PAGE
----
And Here Come The YouTube Copyright Lawsuits

from the had-to-show-up-sooner-or-later dept

Just as some were talking about how YouTube had been able to avoid lawsuits from angry copyright holders (though, they receive plenty of cease-and-desist letters), the EFF is pointing out that a news service in LA is now suing YouTube for copyright infringement. As has been pointed out repeatedly, YouTube has a pretty clear defense against such claims: section 230 of the Communications Decency Act means that a service provider isn't responsible for what its users do with the service. In other words, this guy is going after the wrong target. Rather than suing YouTube, he should be going after whoever uploaded the contested video. It's also unclear from the info available if the guy sent YouTube a takedown notice on the content.

However, the lawyers who filed the lawsuit seem to be focusing on two recent, but well known, cases to support their filing. The first is the Grokster ruling, which said companies could be liable if they were found to induce the infringement in some manner. Secondly, the lawyers claim that there's an even stronger case against YouTube than in Grokster because it's a centralized service -- which suggests they're pointing to similarities with the original Napster, which the courts had problems with due to its centralized nature. However, it may be a very difficult case for this news organization to win. YouTube can make a pretty strong case that they don't do anything to "induce" infringement. In fact, YouTube has worked to stop infringement, and generally has a good reputation for taking down infringing content when notified. Also, the sheer number of legitimate uses and content providers embracing YouTube suggests that it just doesn't have the same emotional response that both Napster and Grokster had. While the case may not go back to the "substantial non-infringing uses" of the Betamax case, it's likely that YouTube's lawyers will make a similar case. Either way, it's likely this will be an important case to watch.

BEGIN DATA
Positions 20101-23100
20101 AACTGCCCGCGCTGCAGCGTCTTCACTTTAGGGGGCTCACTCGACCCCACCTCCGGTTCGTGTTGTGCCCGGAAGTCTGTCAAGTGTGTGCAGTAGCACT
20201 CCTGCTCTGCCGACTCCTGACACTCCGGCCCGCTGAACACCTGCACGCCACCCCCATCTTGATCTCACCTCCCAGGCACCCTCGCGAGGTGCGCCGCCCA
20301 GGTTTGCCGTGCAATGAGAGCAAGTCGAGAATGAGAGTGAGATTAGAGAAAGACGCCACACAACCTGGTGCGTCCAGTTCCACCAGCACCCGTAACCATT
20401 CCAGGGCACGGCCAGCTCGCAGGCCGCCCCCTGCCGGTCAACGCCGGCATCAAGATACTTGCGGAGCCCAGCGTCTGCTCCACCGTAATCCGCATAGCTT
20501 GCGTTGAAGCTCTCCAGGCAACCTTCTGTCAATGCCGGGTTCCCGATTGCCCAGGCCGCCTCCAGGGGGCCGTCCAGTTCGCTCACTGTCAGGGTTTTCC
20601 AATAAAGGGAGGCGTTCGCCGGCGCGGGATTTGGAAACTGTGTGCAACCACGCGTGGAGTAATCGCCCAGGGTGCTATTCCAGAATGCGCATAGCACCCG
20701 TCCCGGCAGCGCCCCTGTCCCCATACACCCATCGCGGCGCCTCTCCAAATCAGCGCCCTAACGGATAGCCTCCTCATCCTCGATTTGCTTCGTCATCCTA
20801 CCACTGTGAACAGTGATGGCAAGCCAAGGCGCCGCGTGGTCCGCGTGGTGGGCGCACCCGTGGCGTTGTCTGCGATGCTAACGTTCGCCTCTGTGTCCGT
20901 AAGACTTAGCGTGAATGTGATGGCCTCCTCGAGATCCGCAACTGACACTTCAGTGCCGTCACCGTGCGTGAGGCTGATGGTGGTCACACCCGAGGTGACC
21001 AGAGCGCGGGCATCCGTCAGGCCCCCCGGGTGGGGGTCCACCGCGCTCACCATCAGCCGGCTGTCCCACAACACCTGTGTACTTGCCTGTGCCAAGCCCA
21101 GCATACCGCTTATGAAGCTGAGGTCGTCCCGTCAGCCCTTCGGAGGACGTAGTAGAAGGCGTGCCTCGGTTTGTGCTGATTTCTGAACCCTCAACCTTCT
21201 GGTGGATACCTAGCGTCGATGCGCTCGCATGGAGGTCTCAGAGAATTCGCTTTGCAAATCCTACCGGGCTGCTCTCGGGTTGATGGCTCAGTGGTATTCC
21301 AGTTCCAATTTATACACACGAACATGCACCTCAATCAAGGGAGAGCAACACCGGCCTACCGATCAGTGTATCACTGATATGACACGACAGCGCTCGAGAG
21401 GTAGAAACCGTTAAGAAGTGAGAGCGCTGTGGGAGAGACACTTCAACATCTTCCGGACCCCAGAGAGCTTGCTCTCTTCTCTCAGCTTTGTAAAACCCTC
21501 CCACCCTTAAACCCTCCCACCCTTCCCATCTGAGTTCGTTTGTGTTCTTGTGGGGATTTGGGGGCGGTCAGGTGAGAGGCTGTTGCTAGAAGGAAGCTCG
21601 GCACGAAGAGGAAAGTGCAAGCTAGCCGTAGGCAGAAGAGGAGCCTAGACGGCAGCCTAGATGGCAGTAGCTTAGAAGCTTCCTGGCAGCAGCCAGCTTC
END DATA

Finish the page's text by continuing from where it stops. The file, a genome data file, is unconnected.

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  1. identicon
    Damien Morgoth, 29 Jan 2008 @ 1:26am

    Re: Youtube: You want to sue us? Get in Line...

    The thing is there's a contradiction in your statement."The bigger we get the more money we will have." If youtube can earn money, simply on the fuel of their own noteriety, then why can't the artists? It's very vexing. I can't buy the music videos I want because they're not available on Dvd. I can't buy the out-of-print music that I want because, the band's disbanded and the record label has put a stop on all sales of the record. Do you know what this means? It means that if I contacted the artist directly and they had a copy of their cd in their basement, it would be illegal for them to sell it to me. What would I need, an affidavit from the label? But I can watch American Idol, and buy what they tell me like a good little consumer. The thing is, I don't think that the land of opportunity is supporting the individual like you say. It seems to me that the real issue is not so much that the artists are suffering, but rather, the advertising filter is being bypassed. That's what the corperations are really upset about. A million trillion artists could starve to death and it wouldn't bother them one iota, but when we start choosing our own mode of entertainment, then something has to be done!

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